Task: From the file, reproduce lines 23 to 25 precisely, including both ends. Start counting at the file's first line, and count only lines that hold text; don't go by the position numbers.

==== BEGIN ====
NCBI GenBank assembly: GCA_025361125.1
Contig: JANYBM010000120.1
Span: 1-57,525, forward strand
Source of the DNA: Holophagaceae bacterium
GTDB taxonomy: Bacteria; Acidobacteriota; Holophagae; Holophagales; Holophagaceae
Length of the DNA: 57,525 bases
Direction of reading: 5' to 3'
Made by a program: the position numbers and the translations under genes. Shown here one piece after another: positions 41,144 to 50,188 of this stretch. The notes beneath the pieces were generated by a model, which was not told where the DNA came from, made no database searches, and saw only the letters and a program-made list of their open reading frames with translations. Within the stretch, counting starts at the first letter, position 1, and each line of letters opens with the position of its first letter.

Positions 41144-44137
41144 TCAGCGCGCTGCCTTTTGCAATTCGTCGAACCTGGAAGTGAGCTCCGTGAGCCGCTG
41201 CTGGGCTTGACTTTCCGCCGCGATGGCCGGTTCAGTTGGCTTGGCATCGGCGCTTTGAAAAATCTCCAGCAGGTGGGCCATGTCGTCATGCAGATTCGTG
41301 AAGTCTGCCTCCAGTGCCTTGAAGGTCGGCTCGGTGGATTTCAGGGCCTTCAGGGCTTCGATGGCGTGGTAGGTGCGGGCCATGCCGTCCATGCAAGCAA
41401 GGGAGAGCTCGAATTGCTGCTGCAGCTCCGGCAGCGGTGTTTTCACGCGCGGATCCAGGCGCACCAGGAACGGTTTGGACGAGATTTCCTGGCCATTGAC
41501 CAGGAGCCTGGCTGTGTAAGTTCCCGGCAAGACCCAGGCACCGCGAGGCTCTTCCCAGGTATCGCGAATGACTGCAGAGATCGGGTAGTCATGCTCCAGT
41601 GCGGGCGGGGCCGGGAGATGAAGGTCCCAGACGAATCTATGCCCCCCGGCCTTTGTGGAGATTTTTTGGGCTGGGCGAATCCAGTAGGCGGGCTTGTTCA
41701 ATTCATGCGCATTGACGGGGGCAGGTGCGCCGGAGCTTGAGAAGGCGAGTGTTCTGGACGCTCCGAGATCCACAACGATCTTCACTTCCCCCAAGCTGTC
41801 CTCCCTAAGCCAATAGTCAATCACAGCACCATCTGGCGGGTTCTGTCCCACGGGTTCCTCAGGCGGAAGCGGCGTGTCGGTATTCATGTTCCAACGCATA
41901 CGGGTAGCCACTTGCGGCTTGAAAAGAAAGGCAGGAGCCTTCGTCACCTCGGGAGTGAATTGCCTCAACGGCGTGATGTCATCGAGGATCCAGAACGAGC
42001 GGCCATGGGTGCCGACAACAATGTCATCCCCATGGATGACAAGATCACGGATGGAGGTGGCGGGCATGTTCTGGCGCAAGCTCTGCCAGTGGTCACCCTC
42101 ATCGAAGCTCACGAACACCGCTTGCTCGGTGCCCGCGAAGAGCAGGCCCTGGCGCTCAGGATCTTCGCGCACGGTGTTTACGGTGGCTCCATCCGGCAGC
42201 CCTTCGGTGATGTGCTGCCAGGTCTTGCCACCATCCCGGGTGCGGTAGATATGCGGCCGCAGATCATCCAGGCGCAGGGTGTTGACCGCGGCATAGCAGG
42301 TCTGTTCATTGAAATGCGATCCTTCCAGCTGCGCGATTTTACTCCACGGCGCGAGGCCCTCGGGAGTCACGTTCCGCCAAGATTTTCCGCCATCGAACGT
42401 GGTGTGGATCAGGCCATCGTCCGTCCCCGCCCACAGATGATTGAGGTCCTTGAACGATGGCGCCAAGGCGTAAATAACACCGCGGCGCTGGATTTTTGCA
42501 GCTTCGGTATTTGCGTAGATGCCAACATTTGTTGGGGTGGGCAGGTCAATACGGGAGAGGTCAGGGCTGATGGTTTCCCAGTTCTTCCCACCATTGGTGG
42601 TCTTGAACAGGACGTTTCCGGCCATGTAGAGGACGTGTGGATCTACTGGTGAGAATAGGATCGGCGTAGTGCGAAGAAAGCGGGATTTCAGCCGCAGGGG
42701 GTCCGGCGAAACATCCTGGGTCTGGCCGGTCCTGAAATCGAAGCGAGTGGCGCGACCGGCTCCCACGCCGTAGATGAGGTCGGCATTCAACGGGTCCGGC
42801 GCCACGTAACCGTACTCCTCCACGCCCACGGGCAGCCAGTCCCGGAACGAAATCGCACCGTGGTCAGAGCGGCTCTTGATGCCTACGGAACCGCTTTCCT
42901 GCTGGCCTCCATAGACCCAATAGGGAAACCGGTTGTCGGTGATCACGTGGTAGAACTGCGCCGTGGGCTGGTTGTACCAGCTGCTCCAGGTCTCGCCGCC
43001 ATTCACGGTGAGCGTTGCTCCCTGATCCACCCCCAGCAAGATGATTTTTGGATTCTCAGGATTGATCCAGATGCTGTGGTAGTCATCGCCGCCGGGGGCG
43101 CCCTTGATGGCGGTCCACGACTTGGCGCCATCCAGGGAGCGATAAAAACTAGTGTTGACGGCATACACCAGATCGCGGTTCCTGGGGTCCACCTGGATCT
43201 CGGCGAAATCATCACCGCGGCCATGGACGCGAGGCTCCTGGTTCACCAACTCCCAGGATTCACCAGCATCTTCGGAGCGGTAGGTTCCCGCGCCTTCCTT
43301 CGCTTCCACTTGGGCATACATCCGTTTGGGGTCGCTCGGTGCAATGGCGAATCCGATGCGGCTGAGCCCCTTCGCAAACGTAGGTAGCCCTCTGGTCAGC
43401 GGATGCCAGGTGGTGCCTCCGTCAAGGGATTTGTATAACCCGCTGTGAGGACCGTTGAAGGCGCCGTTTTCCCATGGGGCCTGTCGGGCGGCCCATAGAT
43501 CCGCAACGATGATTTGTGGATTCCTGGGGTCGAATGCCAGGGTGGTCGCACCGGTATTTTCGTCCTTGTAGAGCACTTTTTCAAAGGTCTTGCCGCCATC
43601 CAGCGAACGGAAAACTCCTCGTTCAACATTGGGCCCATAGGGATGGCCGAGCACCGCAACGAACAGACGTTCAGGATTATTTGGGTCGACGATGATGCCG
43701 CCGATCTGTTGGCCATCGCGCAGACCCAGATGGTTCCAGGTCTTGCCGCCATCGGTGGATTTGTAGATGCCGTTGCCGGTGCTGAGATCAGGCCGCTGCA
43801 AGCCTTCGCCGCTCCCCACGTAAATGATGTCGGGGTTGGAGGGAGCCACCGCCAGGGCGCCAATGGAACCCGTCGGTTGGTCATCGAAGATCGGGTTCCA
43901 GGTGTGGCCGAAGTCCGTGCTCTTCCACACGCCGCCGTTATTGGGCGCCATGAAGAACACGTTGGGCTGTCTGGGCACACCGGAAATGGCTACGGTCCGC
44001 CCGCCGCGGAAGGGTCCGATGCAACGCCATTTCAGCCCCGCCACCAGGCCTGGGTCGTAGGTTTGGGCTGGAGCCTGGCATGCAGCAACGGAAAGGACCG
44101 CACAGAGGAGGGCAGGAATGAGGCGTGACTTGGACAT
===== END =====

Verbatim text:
42401 GGTGTGGATCAGGCCATCGTCCGTCCCCGCCCACAGATGATTGAGGTCCTTGAACGATGGCGCCAAGGCGTAAATAACACCGCGGCGCTGGATTTTTGCA
42501 GCTTCGGTATTTGCGTAGATGCCAACATTTGTTGGGGTGGGCAGGTCAATACGGGAGAGGTCAGGGCTGATGGTTTCCCAGTTCTTCCCACCATTGGTGG
42601 TCTTGAACAGGACGTTTCCGGCCATGTAGAGGACGTGTGGATCTACTGGTGAGAATAGGATCGGCGTAGTGCGAAGAAAGCGGGATTTCAGCCGCAGGGG